DUBAI, United Arab Emirates -- An Iranian-American aviation magnate and gunrunner tied to the CIA and the Iran-Contra scandal must pay a sheikhdom in the United Arab Emirates over $4.1 million over a series of business disputes, a British court ruled Friday.
The ruling against Farhad Azima caps a yearslong legal dispute stretching across the world between the Kansas City, Missouri resident and the emirate of Ras al-Khaimah, one of UAE's seven sheikhdoms along with Abu Dhabi and Dubai. The case renewed questions over whether Azima had what one prosecutor said was a stay-out-of-jail-free card because of secretive work he had performed for the U.S. government.
While ruling in the emirate's favor, the High Court's judgement also paints Ras al-Khaimah as the Wild West of frontier investing. The 127-page ruling describes the emirate's ruling family, alleging it was a victim of a $2 billion embezzlement and saying it pressured people through detention without charges and worried about internal power struggles.
A statement issued on Azima's behalf said he planned to appeal, reiterating his belief he had been targeted by hackers working for Ras al-Khaimah, something the emirate denies.
“As it stands, this judgment amounts to a hackers’ charter,” the statement said.
The Ras al-Khaimah Investment Authority, the sovereign wealth fund that sued Azima, welcomed the ruling. Even Ras al-Khaimah’s ruler, Sheikh Saud bin Saqr Al Qasimi, provided a witness statement for the proceeding against Azima, the judgement said.
“The government of Ras al-Khaimah is continuing to recover stolen assets of the emirate,” it said in a statement. “It is committed to bringing to justice those who have misappropriated public funds from the emirate and its people. This decision is another victory in this fight against fraud.”
Ras al-Khaimah is in the far northern reaches of the U.S.-allied UAE. It borders Oman and is near the Strait of Hormuz.
The lawsuit stemmed from Azima's work in the emirate to develop a potential cargo airline and pilot training center there, as well as to sell a hotel it owned in Tbilisi, Georgia, and get it to buy a surveillance aircraft. The airline and aircraft deal fell apart, as did the hotel sale that somehow saw three Iranians suspected of having ties to Iran's Revolutionary Guard get involved.
The emirate and Azima fell out in claims and counterclaims. Azima then warned he'd launch a publicity campaign against the emirate over human rights abuses, an effort the ruling described as intending “to draw attention to actual cases of detention and illegality, not fabricated cases.” Azima also allegedly sought to incriminate members of the ruling family with criminals like “Latin American drug cartel figures.”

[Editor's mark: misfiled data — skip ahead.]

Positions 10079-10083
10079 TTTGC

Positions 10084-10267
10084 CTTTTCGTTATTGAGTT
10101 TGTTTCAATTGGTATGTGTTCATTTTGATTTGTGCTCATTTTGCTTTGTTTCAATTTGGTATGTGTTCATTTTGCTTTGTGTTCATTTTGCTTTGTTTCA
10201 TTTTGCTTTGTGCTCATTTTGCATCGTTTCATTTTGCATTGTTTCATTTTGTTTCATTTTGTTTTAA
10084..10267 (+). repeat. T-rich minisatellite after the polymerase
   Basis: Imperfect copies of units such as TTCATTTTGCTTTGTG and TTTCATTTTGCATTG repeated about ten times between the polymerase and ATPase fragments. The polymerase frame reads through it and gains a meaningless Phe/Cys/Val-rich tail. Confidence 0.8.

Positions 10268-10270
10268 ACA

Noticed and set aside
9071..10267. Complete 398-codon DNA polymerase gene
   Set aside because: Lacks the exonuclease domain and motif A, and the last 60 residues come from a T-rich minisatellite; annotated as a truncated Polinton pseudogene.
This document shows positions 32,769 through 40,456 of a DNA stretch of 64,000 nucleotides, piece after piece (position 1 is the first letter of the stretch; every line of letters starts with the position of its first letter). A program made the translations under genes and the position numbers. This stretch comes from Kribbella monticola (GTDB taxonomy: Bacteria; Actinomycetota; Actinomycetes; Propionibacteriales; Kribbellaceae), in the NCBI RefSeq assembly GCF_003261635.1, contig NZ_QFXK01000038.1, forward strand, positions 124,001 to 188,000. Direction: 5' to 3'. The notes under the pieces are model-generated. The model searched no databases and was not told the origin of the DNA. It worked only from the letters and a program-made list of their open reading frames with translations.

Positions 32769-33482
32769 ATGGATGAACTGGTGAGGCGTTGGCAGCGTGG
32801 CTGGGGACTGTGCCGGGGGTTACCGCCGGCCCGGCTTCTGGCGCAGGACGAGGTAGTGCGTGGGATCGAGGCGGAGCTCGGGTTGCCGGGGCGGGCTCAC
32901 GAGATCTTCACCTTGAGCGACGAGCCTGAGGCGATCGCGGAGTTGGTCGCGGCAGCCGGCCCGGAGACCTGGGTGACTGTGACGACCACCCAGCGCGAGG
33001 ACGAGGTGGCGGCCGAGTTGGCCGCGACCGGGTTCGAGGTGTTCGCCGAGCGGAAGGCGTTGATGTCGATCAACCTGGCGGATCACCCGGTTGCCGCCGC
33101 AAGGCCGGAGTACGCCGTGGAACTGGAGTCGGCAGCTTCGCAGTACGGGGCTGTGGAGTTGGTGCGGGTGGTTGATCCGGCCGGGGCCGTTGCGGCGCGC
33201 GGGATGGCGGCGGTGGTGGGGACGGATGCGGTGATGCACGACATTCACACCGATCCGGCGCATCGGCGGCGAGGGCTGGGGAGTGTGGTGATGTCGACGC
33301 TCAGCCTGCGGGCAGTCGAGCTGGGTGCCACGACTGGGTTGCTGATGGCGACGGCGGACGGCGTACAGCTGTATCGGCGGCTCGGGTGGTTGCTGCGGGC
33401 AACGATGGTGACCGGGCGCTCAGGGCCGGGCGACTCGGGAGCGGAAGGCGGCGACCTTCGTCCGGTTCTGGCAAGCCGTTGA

The order also describes Sheikh Saud as hiring a private investigator in January 2015 over fears a former official accused of stealing $2 billion had partnered with Sheikh Khalid bin Saqr Al Qasimi, the emirate's former crown prince who was later stripped of his position.
During the dispute, Azima saw gigabytes-worth of his emails hacked and leaked onto the internet. Those emails included Azima's dealing with former CIA officers in a private security firm. One project was a scheme, apparently on behalf of a Kuwaiti ruling family member, to install “new, bolder, more energetic leadership” in the Gulf nation.
A top Wall Street Journal reporter was fired in part over his name being included in incorporation documents for that firm showing he had been offered a 10% share. That former reporter, Jay Solomon, told The Associated Press on Friday he “never signed up to be a part of it nor did I do anything on its behalf."
Azima built Global International Airways, a charter and cargo carrier, in the 1970s. The carrier was initially intended to transport cattle from Nebraska to Iran, until the U.S. cut diplomatic ties after the 1979 Islamic Revolution. Soon the flights were filled with mysterious cargo, including arms.
In 1979, 50 tons of arms on one of Global Airways’ planes were found in Tunisia. Azima said the flight had been forced to land at a Tunisian military base to take the weapons onboard instead of medical supplies destined for Nicaraguan refugees in Costa Rica.
Seven years later, another one of his planes — purportedly leased to his brother — carried 23 tons of weapons into Tehran as part of the Iran-Contra affair, the scheme of secret U.S. arms sales to Iran to pay for illegal U.S. support for Nicaraguan rebels. He again denied involvement.
Azima later won multimillion-dollar contracts with the U.S. military.
Follow Jon Gambrell on Twitter at www.twitter.com/jongambrellAP.